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Down along the bottom of the software you also have three pages you can pull up at any point in time. The record page just graphs out basically any voltage, rpm, temperature, ect that the software picks up. You can use this to graph out how much things heat up with a new heatsink in game or in a benchmark. The Warning page takes that same information but you can just set it to warn you if anything reaches a specific number. The Mobile Control page tells you about the windows and android apps that you can install to overclock and tune your software remotely. It’s a cool feature, but the only time I could see me doing this is if I wanted to turn things up as you run a benchmark.

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There is also an advanced page that lets you dig into DRAM timings and more voltage control. MSI tucked this away to prevent people from changing things they don’t know about.

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As for the UEFI, again things are basically the same as our last look, but again MSI made sure to match the UEFI to the yellow/black theme. When you get into the BIOS they have the large OC Series logo in the middle. On the left you have a settings page, overclock page, and a page to help update the bios. On the right you can load and save BIOS profiles, go to a hardware monitoring page, and board explorer. Up top is a little information about your setup, the temps, buttons to turn on XMP and OC Genie, and a drag and drop booting device list.

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The settings page is basically the catch all for every motherboard option other than the overclocking specific settings. Here you can toy with USB, power, and subsystem settings. There is even a whole page of different Windows 8 specific settings as well.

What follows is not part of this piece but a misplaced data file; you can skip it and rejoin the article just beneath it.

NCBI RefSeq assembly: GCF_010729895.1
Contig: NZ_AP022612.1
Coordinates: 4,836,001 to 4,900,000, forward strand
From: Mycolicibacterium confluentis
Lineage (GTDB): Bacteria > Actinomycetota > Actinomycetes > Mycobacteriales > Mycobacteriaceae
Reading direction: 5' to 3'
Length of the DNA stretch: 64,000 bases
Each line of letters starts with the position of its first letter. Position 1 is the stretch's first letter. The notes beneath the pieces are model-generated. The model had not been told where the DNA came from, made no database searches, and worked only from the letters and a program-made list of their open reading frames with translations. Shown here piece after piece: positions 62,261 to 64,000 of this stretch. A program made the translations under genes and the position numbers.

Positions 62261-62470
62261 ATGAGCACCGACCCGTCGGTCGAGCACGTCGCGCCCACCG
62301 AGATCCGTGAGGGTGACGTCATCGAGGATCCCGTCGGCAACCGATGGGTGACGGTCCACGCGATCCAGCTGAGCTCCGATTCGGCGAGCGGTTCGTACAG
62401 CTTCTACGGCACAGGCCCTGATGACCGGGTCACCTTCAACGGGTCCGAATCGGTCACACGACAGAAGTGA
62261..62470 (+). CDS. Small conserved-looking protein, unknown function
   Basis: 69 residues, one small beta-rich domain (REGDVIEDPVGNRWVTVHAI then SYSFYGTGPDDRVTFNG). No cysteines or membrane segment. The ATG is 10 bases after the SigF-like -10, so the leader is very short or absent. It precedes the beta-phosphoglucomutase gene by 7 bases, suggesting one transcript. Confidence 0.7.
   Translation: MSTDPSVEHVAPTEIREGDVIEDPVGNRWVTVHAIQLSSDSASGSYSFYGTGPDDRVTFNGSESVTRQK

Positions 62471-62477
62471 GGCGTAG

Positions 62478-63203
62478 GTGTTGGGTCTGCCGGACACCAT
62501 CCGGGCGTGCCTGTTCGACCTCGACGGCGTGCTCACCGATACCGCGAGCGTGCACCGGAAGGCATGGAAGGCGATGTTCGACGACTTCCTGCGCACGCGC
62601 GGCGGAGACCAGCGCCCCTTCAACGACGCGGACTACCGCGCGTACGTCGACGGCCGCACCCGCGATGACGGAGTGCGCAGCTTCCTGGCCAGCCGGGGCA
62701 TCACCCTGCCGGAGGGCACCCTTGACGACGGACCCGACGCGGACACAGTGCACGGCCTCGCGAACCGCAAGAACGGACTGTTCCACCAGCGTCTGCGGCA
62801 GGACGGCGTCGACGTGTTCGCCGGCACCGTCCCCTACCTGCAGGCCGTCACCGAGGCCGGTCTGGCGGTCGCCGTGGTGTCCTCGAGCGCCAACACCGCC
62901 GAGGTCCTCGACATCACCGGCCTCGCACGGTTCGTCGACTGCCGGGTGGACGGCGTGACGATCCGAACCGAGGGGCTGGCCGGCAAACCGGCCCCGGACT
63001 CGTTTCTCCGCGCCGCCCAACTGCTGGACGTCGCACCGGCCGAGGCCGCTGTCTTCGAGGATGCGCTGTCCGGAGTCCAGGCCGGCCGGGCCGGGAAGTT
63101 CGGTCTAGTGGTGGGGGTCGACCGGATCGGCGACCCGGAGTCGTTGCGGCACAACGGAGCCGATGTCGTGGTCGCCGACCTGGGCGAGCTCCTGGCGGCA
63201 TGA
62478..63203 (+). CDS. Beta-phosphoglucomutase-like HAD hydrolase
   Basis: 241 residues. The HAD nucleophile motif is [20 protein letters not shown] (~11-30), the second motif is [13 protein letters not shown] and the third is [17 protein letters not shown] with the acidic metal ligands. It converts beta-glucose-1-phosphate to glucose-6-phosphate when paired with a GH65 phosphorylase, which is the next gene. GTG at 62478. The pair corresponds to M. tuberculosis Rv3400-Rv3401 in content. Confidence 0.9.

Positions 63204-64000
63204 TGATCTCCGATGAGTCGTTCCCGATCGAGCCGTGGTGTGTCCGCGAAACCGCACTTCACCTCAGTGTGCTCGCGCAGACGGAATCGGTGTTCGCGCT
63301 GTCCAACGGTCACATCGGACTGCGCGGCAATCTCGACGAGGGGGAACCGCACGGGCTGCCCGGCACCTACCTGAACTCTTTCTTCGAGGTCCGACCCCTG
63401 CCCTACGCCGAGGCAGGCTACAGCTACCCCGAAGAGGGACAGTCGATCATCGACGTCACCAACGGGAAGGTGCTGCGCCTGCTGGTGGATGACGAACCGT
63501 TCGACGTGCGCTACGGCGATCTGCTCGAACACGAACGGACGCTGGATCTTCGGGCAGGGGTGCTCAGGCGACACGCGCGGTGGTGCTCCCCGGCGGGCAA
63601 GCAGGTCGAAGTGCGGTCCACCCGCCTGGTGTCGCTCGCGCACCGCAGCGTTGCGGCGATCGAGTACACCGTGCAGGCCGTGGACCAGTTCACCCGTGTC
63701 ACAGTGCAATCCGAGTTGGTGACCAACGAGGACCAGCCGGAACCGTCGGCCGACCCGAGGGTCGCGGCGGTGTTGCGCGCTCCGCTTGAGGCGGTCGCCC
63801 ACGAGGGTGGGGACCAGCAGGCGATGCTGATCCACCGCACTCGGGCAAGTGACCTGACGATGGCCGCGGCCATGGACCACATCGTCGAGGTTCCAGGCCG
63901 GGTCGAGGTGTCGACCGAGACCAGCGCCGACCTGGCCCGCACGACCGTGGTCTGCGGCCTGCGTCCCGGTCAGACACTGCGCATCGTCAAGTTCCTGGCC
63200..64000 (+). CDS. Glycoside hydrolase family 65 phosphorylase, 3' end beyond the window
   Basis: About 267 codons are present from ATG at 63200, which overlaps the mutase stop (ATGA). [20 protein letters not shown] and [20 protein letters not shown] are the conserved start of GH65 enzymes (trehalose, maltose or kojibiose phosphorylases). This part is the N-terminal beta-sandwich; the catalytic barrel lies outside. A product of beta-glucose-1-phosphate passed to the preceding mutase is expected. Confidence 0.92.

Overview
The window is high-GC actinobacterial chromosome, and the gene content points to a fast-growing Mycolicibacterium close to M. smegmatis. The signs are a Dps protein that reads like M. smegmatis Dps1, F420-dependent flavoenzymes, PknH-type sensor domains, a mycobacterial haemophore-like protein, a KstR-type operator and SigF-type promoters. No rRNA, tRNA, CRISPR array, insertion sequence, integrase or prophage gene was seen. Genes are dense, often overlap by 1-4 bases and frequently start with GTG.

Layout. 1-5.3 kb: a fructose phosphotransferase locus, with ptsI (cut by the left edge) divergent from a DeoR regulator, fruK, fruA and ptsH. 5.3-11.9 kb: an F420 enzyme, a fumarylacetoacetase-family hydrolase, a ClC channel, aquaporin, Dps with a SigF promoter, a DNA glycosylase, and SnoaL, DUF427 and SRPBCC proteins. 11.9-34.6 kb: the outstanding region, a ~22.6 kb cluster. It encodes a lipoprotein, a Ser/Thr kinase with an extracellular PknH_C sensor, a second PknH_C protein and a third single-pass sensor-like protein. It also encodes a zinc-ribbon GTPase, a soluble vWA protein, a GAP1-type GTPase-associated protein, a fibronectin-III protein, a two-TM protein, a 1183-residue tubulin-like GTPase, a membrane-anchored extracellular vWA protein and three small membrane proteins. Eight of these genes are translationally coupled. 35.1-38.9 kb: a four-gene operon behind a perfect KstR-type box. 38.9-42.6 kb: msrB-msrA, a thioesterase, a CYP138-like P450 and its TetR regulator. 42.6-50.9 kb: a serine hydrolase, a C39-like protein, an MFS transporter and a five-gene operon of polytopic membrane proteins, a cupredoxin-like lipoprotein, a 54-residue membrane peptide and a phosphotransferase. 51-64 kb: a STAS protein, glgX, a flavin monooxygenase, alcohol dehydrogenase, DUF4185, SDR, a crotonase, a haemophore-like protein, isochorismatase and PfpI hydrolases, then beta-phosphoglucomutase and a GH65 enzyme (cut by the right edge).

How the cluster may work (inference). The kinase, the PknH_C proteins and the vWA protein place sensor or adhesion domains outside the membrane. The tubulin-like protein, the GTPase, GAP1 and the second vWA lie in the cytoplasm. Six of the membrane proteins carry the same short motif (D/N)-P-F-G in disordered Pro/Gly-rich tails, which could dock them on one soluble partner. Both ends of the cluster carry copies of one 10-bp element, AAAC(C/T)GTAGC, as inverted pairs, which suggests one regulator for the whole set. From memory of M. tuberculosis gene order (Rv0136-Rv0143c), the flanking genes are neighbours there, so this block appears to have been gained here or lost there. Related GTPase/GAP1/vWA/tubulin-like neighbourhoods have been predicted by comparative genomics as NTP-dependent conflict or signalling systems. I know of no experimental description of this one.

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The overclocking page has all of the important CPU and RAM adjustments available for you. This makes getting in and out to overclock quicker than having to dig through the bios.  I like that every option has a small explanation on the right side when you click on it as well.

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M-Flash has just the one option to pull the bios update off your flash drive and update the bios. Personally, I just stick with Live Update, it downloads the latest bios and installs it for you.

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You can save up to six different bios profiles. This is great for saving your known good overclock and being able to toy with unproven overclocks. Or if it is hot in your house you can have a profile for the summer and one for the winter.

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The hardware monitor tab shows your system temps and also lets you map out the smart control of each of your fans.

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The board explorer shows you everything you have installed or plugged in by mousing over the device location on the picture of the motherboard. They even give you a view of the rear I/O panel when you mouse over it.

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garfi3ld's Avatar
garfi3ld replied the topic: #35890 19 Nov 2014 19:48
Today I take a look at another X99 motherboard, this time something with a little lower price point compared to the other boards I have tested.